Politicalization in the Leader? I congratulate the authors of two fascinating essays in the September 2017 issue: Nicole Archambault Besson (“Climbing Out of Limbic”) and Ken Anderson (“War of Slurs”). However, I have some concern as to whether the Leader is heading toward politicization. Each cited article suggests a direct positive correlation between the ... Inbox
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Inbox  |   November 01, 2017
Politicalization in the Leader?
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Research Issues, Methods & Evidence-Based Practice / Professional Issues & Training / Inbox
Inbox   |   November 01, 2017
Politicalization in the Leader?
The ASHA Leader, November 2017, Vol. 22, 4. doi:10.1044/leader.IN2.22112017.4
The ASHA Leader, November 2017, Vol. 22, 4. doi:10.1044/leader.IN2.22112017.4
I congratulate the authors of two fascinating essays in the September 2017 issue: Nicole Archambault Besson (“Climbing Out of Limbic”) and Ken Anderson (“War of Slurs”). However, I have some concern as to whether the Leader is heading toward politicization.
Each cited article suggests a direct positive correlation between the 2016 presidential election and specific human behavior. For example: Archambault Besson cites “… a divisive political climate … has spurred a new breed of worries and bullies,” while concurrently Anderson in a more explosive edict proclaims, “the weeks following the January presidential inauguration proved among the more intense I’ve ever experienced.” He implies that the “N,” “F,” and “B” words heard from his students were “the pinnacle of a tumultuous campaign season.”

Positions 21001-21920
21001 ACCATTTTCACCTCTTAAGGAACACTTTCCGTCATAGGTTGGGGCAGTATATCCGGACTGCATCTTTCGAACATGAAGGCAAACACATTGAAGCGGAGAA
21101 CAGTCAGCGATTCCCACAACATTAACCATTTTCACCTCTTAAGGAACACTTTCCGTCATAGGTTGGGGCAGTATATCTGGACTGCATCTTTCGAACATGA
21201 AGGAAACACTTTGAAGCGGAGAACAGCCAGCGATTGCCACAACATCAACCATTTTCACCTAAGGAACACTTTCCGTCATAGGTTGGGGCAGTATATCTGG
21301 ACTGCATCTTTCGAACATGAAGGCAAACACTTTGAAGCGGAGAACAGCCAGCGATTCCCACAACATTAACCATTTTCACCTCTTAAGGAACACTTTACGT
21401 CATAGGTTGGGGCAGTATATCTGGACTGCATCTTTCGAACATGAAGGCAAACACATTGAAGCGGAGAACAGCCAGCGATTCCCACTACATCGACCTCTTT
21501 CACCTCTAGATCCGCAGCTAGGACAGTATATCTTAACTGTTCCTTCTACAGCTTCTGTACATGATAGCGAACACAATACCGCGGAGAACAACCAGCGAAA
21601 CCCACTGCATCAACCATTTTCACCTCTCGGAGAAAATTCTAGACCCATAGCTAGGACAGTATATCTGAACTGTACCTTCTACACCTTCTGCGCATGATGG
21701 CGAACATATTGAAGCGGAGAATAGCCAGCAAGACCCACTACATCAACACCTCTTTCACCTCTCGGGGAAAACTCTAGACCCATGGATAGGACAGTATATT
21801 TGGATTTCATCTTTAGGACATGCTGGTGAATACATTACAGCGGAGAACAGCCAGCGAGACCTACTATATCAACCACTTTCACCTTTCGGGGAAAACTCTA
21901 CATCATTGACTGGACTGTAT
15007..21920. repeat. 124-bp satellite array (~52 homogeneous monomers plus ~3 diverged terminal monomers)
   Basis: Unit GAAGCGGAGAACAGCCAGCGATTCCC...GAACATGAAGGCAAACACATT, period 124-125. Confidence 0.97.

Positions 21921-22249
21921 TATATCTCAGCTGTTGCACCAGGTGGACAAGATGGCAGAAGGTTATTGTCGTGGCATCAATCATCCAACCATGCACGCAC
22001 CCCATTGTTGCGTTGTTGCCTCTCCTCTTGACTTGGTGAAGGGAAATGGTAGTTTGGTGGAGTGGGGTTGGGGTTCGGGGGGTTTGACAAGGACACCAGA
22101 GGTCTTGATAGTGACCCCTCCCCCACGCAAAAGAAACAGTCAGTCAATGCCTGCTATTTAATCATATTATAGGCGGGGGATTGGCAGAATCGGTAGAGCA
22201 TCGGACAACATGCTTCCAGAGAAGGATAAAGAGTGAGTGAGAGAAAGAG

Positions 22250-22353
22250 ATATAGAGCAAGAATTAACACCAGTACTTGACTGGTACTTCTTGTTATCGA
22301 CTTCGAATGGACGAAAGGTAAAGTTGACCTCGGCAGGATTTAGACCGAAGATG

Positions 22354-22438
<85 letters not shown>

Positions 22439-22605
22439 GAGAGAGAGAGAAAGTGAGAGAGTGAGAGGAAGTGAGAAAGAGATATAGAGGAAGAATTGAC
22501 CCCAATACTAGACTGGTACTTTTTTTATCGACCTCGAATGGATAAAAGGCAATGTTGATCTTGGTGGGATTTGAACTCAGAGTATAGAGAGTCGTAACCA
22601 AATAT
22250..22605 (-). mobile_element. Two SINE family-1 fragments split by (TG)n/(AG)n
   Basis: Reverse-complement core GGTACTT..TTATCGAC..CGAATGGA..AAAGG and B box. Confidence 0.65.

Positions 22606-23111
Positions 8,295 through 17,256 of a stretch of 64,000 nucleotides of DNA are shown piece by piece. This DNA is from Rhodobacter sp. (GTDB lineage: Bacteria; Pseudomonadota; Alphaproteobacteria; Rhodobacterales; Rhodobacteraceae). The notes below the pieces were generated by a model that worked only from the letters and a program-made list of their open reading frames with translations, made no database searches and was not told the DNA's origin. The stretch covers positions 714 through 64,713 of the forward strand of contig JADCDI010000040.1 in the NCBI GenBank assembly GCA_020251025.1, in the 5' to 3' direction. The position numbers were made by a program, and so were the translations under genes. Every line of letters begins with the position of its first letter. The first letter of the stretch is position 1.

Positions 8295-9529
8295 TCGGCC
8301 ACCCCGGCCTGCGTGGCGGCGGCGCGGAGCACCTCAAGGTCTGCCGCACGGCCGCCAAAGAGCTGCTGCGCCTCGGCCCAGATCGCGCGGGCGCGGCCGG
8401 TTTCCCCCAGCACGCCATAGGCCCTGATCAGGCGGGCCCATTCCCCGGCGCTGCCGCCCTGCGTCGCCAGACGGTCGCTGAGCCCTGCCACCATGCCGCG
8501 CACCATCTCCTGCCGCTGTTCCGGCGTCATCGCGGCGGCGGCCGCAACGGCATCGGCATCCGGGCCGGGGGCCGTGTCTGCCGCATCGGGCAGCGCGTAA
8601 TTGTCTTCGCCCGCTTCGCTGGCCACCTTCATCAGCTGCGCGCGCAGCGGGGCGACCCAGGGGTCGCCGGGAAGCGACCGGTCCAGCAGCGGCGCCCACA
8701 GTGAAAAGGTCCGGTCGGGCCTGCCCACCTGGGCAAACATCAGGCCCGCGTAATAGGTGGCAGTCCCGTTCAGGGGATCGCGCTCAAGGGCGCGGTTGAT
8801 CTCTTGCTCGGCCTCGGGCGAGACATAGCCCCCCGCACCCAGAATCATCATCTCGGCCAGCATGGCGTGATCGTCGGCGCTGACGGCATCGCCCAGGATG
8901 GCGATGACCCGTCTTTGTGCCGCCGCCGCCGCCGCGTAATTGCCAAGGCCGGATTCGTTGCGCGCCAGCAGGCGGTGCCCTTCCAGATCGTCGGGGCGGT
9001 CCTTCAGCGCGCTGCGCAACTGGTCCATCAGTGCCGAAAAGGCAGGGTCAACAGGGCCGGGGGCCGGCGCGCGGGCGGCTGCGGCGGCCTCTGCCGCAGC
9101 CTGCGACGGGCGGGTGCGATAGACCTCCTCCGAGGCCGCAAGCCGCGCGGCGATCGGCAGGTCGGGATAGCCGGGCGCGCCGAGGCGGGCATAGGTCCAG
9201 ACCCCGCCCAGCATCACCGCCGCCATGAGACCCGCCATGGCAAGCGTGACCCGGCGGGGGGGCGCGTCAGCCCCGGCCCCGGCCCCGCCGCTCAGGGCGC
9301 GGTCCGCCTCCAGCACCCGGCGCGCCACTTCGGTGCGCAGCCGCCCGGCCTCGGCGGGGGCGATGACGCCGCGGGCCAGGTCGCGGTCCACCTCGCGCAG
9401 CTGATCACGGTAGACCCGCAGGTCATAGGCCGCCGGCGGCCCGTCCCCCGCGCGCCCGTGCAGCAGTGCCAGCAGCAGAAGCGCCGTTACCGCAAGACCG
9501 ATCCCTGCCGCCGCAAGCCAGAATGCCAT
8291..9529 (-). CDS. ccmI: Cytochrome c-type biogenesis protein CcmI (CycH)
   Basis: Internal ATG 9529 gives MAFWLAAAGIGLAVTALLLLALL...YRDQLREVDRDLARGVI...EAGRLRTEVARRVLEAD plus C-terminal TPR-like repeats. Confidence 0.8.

I believe that two interesting articles were jaundiced by politicalization. For a profession that prides itself on scientific, evidence-based clinical management and research, their literature should be free of political posturing and non sequiturs.
Robert J. Ferullo, Boston

Thank you for your perspective. In commenting on a charged political climate, however, these authors are not taking a partisan stand on any issue or political party.

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November 2017
Volume 22, Issue 11